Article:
I should probably be embarrassed to admit in a public forum that over the course of this summer, I have become incredibly addicted to the fascinatingly disturbing TLC program Toddlers & Tiaras (sadly, the season finale was last week, but (un)luckily, I now have Lifetime’s Dance Moms to fill the void).
T&T has received intense criticism for its portrayal of the child pageant world, a universe abound with flippers (fake teeth), parents with an obscene amount of disposable income (children often compete in $2000+ dresses for significantly less cash prizes), and little girls not yet potty trained rocking more eyeliner than a heavy metal band. The main critique of the show is its sexualization of young girls—in essence, that girls are being made into women before their time. Interestingly, this critique operates within a heterosexual matrix—it doesn’t want to acknowledge children as sexual beings yet, but it still acknowledges and assumes that they can and will become sexual beings, and heterosexual beings at that, when the culturally sanctioned time is right (for more on this notion that children-don’t-have-sexuality-unless-it’s-an-assumed-heterosexuality, check out Kathryn Bond Stockton). The issue isn’t the gendered performance; the issue is that the performance is out of time. Implicit in these critiques is that wearing make up, dressing provocatively, and sporting spray tans are all okay for the purposes of being attractive presumably for the purpose of attracting a member of the opposite sex—just not yet.
While I am certainly not defending the show (at least for the purposes of this entry) and acknowledge the aforementioned problem and a multitude of others with the child pageant world, reading Judith Butler’s “Bodily Inscriptions, Performative Subversions” made me consider T&T in a new light. In this piece, Butler points to drag as an example of subversion, or that which “establish[es] that ‘[gender] reality’ is not as fixed as we generally presume it to be” (101). Drag causes anxiety because it destabilizes the fictive and “falsely naturalized . . . unity” (112) of “anatomical sex, gender identity, and gender performance” (111). This destabilization “reveal[s] the performativity of gender” (113), threatening those naturalized categories which society needs to exist to continue to operate in a way that accepts and excludes certain bodies, sexualities, and genders.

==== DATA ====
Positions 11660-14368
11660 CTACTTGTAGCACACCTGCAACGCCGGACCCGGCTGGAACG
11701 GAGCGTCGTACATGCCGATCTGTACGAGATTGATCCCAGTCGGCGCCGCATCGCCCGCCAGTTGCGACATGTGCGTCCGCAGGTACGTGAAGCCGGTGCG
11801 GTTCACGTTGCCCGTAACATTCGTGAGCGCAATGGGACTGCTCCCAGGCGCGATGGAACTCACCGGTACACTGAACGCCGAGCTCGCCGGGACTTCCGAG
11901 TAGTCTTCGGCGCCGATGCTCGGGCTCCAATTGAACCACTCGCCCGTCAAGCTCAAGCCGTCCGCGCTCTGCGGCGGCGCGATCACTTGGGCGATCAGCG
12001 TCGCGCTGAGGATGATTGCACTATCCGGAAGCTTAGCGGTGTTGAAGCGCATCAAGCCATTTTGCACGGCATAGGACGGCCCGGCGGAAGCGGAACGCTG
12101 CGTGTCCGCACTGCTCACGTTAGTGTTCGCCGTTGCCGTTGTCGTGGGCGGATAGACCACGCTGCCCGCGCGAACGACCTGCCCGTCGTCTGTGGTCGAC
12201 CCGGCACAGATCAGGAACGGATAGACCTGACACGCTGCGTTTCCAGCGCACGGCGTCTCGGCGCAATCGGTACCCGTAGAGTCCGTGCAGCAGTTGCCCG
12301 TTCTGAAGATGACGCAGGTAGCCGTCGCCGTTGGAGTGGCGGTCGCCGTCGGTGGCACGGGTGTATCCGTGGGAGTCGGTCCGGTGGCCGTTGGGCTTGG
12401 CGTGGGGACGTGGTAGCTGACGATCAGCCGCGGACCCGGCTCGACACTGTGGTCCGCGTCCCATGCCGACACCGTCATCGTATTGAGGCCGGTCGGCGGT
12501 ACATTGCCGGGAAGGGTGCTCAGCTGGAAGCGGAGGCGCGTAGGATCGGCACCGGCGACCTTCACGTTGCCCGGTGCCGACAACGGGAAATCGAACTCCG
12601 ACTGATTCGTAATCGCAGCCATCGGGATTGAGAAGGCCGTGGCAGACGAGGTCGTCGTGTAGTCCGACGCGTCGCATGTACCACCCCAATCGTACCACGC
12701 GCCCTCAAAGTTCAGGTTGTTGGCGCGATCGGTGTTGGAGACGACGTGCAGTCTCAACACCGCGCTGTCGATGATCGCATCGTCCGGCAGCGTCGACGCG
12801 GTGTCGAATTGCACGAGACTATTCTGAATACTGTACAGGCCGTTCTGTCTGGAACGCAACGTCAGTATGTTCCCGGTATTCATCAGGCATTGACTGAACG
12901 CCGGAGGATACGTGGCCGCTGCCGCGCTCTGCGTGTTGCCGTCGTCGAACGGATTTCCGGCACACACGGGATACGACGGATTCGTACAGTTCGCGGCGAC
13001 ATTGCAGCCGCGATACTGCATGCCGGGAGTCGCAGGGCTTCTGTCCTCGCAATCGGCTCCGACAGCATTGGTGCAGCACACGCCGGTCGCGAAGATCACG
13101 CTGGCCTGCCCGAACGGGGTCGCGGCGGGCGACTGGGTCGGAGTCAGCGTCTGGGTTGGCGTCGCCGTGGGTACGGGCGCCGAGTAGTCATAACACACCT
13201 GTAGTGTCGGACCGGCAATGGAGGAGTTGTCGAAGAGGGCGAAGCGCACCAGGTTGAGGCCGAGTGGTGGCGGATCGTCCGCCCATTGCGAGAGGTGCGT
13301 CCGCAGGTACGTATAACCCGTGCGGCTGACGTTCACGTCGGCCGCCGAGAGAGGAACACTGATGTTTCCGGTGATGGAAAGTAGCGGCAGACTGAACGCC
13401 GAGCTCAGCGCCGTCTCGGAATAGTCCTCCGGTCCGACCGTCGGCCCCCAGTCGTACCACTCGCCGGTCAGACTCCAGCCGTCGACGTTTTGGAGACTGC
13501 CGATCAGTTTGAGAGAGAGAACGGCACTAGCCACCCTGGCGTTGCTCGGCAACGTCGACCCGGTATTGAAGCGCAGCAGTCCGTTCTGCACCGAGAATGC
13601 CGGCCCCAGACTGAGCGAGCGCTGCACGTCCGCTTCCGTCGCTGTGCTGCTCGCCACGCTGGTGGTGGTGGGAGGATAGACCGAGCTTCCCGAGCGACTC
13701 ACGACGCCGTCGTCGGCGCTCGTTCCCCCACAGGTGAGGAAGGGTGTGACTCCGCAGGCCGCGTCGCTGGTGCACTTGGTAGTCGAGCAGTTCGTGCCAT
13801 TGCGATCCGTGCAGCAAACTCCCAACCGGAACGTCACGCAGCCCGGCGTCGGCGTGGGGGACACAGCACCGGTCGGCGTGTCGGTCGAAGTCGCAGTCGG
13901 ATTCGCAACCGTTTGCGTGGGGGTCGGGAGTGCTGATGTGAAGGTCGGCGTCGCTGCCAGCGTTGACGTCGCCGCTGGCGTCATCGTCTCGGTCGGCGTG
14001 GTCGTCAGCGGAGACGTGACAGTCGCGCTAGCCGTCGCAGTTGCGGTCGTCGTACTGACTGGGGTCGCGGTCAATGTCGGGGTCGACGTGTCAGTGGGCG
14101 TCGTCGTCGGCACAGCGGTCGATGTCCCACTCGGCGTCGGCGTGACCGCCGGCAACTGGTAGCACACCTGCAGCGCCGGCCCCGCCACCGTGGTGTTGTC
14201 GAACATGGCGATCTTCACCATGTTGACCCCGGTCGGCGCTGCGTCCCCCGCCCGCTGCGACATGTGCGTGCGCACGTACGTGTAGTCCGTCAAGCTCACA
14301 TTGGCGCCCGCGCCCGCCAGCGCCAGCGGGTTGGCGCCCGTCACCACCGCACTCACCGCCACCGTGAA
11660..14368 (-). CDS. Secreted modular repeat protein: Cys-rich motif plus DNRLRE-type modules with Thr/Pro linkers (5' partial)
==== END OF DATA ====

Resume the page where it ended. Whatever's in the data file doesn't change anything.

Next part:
I wonder if the anxieties over the children of T&T point to these glitzed-out girls as another example of subversion. That the gendered performance of a grown normative woman can be enacted by these girls in a way that stirs such controversy and scrutiny suggests that the “woman” being performed by the girls is convincing enough to critics (or that critics think that the performances are convincing enough to viewers, unspecified sexual predators, etc). That this performance can be so easily co-opted by toddlers in a way that’s convincing enough to cause anxiety points to an unfixed-ness of the gender reality of, in this case, woman. Another dimension of the “unity” of gender is its temporality—society wants gender to unfold according to a particular timeline, and these girls illustrate that that timeline is also open to destabilization.
While Butler warns us that we have to be careful in deciding which parodies of gender are “effectively disruptive” (113) of false realities and which merely “become domesticated and recirculated as instruments of cultural hegemony” (113), the controversies surrounding Toddlers & Tiaras indicate a deeper anxiety over gender norms as they’re linked with time. While there are arguably many reasons to be uncomfortable by the performances of these gendered princesses, how much of that discomfort may have to do with the fact that these girls actually reveal some of gender’s illusory powers?